Don’t lose the Booze: Nashville radio station hosts event against new transportainment ordinance

Middle TN

NASHVILLE, Tenn. (WKRN) – It’s been more than a week since Metro City Council shut down alcohol consumption on party buses and wagons. Now, a local radio station has started a campaign pushing for an amendment.

“I thought it was unfair to these vehicles because Broadway is a party area,” said Josh Innes, host of the Josh Innes Show on 105.9 The Rock. “That’s why people come here. The woo girls come here to party.”

The ordinance passed 33-3. It gives the Metro Transportation and Licensing Commission the power to ban passengers from bringing their own alcohol onto party vehicles. The new legislation would also punish operators for noise complaints, causing owners to pay a hefty fine and a year suspension.

“I think it was really, really rushed,” said Dustin Olson, manager of Sprocket Rocket, a transportainment company with party bikes and a party truck. “While I agree with the regulations, I think there should have been some kind of common ground…I think an amendment where it’s like, ‘sure, take the liquor away.’ I’m fine with that because I don’t have to deal with it. Just give us a beer permit and we can serve beers to them.”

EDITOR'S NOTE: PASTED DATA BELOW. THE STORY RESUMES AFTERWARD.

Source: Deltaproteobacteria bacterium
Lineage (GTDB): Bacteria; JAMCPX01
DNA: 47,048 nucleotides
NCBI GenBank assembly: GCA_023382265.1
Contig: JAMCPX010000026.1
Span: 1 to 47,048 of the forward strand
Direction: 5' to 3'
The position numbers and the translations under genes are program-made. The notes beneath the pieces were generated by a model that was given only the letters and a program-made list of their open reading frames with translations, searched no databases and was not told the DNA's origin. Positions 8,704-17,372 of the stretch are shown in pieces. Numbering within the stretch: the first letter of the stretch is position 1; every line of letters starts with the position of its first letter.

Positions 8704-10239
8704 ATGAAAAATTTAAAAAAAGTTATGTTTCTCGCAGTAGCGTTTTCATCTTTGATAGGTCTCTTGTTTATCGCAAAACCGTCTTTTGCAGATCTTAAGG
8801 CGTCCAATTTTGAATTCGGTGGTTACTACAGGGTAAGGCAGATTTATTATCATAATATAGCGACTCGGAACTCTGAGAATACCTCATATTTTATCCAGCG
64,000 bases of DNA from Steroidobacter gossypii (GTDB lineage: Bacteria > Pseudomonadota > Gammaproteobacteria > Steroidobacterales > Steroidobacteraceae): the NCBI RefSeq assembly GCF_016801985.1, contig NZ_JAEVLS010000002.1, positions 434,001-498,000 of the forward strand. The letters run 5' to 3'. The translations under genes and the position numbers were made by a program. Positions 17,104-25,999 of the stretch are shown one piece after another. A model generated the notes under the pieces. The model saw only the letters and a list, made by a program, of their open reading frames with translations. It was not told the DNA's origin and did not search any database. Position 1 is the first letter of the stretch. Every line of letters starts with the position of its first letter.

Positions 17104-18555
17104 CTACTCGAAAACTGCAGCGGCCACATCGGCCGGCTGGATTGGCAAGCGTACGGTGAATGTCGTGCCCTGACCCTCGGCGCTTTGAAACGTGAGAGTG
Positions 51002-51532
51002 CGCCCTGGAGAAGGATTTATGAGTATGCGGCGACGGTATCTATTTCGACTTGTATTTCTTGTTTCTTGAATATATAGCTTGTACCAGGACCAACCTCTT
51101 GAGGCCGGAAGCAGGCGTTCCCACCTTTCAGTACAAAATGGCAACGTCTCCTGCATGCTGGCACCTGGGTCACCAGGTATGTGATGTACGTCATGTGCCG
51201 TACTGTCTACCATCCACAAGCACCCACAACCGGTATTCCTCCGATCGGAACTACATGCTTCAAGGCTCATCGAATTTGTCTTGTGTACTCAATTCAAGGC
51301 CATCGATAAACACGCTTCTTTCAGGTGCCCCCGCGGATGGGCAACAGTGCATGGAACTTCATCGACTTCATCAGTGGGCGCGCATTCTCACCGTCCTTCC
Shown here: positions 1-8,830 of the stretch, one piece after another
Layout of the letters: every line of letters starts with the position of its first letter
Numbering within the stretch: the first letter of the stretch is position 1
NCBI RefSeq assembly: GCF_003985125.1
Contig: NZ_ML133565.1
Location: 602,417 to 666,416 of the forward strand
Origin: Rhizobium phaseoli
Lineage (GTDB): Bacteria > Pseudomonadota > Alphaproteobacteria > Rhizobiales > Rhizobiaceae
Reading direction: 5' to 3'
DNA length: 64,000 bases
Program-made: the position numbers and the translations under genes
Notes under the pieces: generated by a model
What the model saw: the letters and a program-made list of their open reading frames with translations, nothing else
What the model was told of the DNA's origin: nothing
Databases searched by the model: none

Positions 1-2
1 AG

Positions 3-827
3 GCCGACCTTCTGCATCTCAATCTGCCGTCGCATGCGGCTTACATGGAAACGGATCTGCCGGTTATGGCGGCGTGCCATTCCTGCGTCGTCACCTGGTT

Olson says Sprocket Rocket has already seen a dip in revenue.

“I’ve already seen people calling about it and some just not even wanting to book,” said Olson. “December is slowing way down because they are anxious or they don’t know if they should book it or not.”

iHeart Radio and The Josh Innes show have come up with their own campaign to bring back the booze.

“I thought it was hypocritical and unfair,” said Innes. “It was hypocritical because you could walk into Jason Aldean’s or Luke Bryan’s and somebody can get hammered, go out and fight someone and no one says ‘hey, let’s permanently shut down Broadway.”

The radio show host will do a live broadcast along Broadway Friday morning with a parade of party buses. The goal is to raise awareness and get city leaders to consider changing the ordinance.

“I would like to see an amendment passed and these people come to their senses and say ‘we don’t want to be the politicians that killed small businesses in Nashville,'” said Innes.

The “Don’t lose the Booze” parade will be held at 8 a.m. – 10 a.m. Friday.

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